The orchard is the sole apple supplier for the Devoto label, which makes it an estate cider — the apples and the cider are both produced on-site. For Jolie, the benefit lies in the apples themselves: “The apples in Sebastopol are some of the best in the world because they get that maritime climate and the huge variation between temperatures which really helps grow acidic, full, robustly-flavored fruit.” The apples are more concentrated in flavor here because of dry-farming, which also results in a kind of earthy tinge rarely found anywhere else. So Jolie not only knows exactly where her apples are coming from (maybe even which trees), but also gets that singular flavor distinct to the region in each cider.

The Devoto label really has been a unique opportunity for Jolie to experiment with coastal California apple varieties (she counts 55 of them on the orchard).“When I tasted the first ciders that I made, one of which was 100% Arkansas Black and the other a bone dry kind of farmhouse-y type cider, they were delightful.” She opened a few bottles for us on our visit, one from the very first batch she ever made at Devoto, to taste how far she’s come. Jolie was as generous with cider as Stan was with apples, and Willie with licks.

But, there are only so many apples she can pull from the Devoto orchard, and the cider produced is more expensive. To make more cider for more people, she created the Golden State Cider label in 2012, which she runs in tandem with Devoto. The apples for Golden State are sourced from partners in Washington, Oregon, and California with the same sustainable, quality-obsessed sourcing ethos as Devoto.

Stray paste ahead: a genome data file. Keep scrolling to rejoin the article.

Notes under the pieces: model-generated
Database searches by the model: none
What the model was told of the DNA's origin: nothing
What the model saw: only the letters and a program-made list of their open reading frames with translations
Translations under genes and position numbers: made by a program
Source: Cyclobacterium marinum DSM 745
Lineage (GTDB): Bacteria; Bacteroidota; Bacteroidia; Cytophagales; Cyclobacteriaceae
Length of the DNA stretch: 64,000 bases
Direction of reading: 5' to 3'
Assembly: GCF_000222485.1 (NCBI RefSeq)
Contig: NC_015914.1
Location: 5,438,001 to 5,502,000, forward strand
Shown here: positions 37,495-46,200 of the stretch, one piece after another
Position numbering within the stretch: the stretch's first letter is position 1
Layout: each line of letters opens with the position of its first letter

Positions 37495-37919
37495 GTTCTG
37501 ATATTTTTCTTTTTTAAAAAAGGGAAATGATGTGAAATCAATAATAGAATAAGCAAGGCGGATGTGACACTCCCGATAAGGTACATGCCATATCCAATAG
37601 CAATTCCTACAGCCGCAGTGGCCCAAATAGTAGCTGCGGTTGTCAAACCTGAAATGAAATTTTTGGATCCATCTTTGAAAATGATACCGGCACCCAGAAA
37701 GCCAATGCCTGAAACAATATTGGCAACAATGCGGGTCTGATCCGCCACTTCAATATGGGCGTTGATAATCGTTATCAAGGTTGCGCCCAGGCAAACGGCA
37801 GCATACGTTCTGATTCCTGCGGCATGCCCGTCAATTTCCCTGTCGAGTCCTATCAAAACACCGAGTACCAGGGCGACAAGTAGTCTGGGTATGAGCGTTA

Walking through the Golden State brewing and canning facility, just a short drive from the orchard, Jolie stops for a friendly chat with every worker we see. She knows everyone by name, same as Stan — a reflection of their family-first and community-led brand.

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Where the Devoto label is focused on experimentation with different apple varieties, Golden State is where Jolie plays around with hops, herbs, and spices. From the classic not-too-sweet Mighty Dry to the astonishingly vibrant, almost kombucha-like Gingergrass, you’ve never tasted ciders like this before. Jolie says their number one focus is “making sure the apple shines.” Even in a drink like Mighty Hops, which is dry-hopped, the addition of Northwest Pacific hops complements rather than overpowers the fruit — it’s like biting into a fresh Granny Smith.

The future looks bright for Jolie Devoto. She told me that she’s in the process of merging the Devoto and Golden State labels, which would allow them to can cider made purely from Devoto apples in what they’re calling the Harvest Series. A brand new apple press will give her greater creative control over flavor and the possibility for small batch brews. Jolie Devoto has a plan for Golden State: “I have this vision of being the craft cider of California.” She, like her father, straddles the line between tradition and innovation — staying true to sourcing standards, attention to quality, and unmitigated respect for the fruit and the cider, all the while pushing boundaries to discover uncharted flavors and brewing techniques.

And with a product that reflects dedication to quality and an eye for originality, I wouldn’t be surprised if her vision becomes a reality.


Shop Devoto’s incredible heirloom apples and refreshing ciders on Good Eggs.